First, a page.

Some of the world’s largest hedge funds and private equity groups have held talks with Spain’s troubled savings banks as they rush to secure €15 billion ($21.3 billion) in new capital to avoid a state bail-out.
Funds including Paulson & Co, the US hedge fund famed for its successful bet against subprime mortgages, and the buy-out groups Cerberus and Apax have held meetings in recent months with several Spanish savings banks to discuss possible investment.
“At the moment, Spain is crawling with hedge fund and private equity people,” said a senior executive at a large savings bank, which are known as cajas.
While Spain’s large listed banks have enjoyed shelter from the domestic downturn because of their large international operations, its privately held regional savings banks have been left desperatefor capital after loans made during the country’s property bubble started to sour.
The preliminary meetings with foreign investors, which were held by cajas including Bankia, Banca Civica and smaller rivals, are believed to have stalled after the banks balked at the low valuations offered by foreign investors, bankers and investors said.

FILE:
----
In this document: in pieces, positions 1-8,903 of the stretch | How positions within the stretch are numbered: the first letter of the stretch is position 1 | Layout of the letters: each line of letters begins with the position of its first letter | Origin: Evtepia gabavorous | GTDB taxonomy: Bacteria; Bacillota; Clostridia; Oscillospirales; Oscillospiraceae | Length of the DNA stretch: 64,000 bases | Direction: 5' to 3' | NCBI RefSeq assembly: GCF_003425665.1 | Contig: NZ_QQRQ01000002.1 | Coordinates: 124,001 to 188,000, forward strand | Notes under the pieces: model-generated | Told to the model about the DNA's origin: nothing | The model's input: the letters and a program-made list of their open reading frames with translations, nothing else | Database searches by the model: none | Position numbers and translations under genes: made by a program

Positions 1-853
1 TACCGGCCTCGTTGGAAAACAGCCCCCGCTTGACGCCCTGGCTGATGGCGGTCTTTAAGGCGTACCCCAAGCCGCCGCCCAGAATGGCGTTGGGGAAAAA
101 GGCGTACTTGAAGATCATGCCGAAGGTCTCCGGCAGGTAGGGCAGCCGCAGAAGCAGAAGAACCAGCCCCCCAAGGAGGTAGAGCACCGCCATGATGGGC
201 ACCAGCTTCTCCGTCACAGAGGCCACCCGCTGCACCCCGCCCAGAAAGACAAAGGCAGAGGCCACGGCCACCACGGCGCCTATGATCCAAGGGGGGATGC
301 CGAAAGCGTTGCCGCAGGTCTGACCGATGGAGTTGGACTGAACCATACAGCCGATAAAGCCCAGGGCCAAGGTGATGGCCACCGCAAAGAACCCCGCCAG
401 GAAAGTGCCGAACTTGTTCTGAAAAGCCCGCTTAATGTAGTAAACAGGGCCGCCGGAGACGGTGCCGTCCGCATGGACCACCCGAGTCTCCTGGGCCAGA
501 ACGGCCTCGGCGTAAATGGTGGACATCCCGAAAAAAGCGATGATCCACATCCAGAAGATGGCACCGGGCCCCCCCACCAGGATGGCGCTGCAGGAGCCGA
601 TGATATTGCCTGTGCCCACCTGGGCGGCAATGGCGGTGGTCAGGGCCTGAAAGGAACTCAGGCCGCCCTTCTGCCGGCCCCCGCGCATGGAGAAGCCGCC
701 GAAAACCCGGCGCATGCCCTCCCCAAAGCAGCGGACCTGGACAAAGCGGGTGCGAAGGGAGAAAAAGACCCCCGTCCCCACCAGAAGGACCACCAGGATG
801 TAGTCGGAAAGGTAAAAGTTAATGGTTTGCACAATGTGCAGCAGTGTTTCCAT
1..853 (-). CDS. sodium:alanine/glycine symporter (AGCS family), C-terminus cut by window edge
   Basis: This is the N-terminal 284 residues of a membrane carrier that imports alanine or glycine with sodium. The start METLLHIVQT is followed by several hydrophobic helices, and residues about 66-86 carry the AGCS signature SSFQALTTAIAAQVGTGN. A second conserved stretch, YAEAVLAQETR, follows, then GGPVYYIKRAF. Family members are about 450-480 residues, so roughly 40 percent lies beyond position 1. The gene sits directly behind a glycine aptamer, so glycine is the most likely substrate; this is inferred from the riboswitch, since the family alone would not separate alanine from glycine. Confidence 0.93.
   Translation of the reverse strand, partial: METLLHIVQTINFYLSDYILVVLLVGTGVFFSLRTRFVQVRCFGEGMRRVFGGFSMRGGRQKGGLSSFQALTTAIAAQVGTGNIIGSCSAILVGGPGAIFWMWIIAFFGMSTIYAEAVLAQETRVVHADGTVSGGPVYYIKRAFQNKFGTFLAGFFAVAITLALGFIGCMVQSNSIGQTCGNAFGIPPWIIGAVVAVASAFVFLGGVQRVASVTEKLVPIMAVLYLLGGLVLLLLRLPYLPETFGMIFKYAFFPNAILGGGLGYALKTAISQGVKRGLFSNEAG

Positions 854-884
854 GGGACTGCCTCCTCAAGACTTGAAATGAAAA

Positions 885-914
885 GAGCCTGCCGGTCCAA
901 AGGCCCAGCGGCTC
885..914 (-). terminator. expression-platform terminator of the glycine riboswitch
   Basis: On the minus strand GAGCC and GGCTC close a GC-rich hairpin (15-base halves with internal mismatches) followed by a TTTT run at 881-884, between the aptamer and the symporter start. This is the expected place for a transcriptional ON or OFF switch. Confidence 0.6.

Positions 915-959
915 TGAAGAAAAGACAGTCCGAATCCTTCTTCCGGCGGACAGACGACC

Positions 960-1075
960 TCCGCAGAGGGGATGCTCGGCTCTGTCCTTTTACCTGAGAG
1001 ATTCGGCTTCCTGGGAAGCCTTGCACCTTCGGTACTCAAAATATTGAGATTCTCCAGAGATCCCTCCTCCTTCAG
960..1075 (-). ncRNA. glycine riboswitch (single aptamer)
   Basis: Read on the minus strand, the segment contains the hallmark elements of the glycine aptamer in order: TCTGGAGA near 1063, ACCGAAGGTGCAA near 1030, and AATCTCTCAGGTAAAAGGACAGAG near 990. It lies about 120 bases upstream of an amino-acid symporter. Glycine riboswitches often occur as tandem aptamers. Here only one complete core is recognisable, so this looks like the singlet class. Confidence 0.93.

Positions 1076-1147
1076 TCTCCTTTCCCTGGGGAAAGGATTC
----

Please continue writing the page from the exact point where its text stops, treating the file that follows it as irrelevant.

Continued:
This was followed by Moody’s, the credit rating agency, downgrading the senior debt and deposit ratings of 30 Spanish lendersfollowing its downgrade of the Spanish sovereign credit rating two weeks ago.
“It is, in Moody’s view, increasingly likely that the sovereign will not be prepared to write all banks a blank cheque, which is a key driver in Moody’s decision to reduce its support assumptions for Spanish banks to more normalized levels,” the rating agency said.
A nationally imposed deadline for the cajas to recapitalize or be forced to take state money, has triggered a rush to secure funds through selling shares in a stock market listing, or by attempting to attract other forms of private investment.
Alongside the meetings in Spain, the caja industry body earlier this month went on a tour of the Middle East to woo potential investors.
Bankia, Spain’s biggest bank in the domestic market, with assets of €328 billion and a market share of more than 10 percent, has hired advisers to raise €2-€3 billion in a Madrid stock market listing which is planned for the summer.
One large potential investor said: “We think [Bankia] needs much more money than they are trying to raise. Bankia still doesn’t have a CEO, and we have not seen the real numbers. They want €2-€3 billion, but they could need as much as €7 billion to be an attractive investment.”
Banco Bose, which had been exploring a public listing to raise funds, has now abandoned the idea and will accept partial nationalization by the Fund for Orderly Bank Restructuring, or FROB, according to people close to the lender.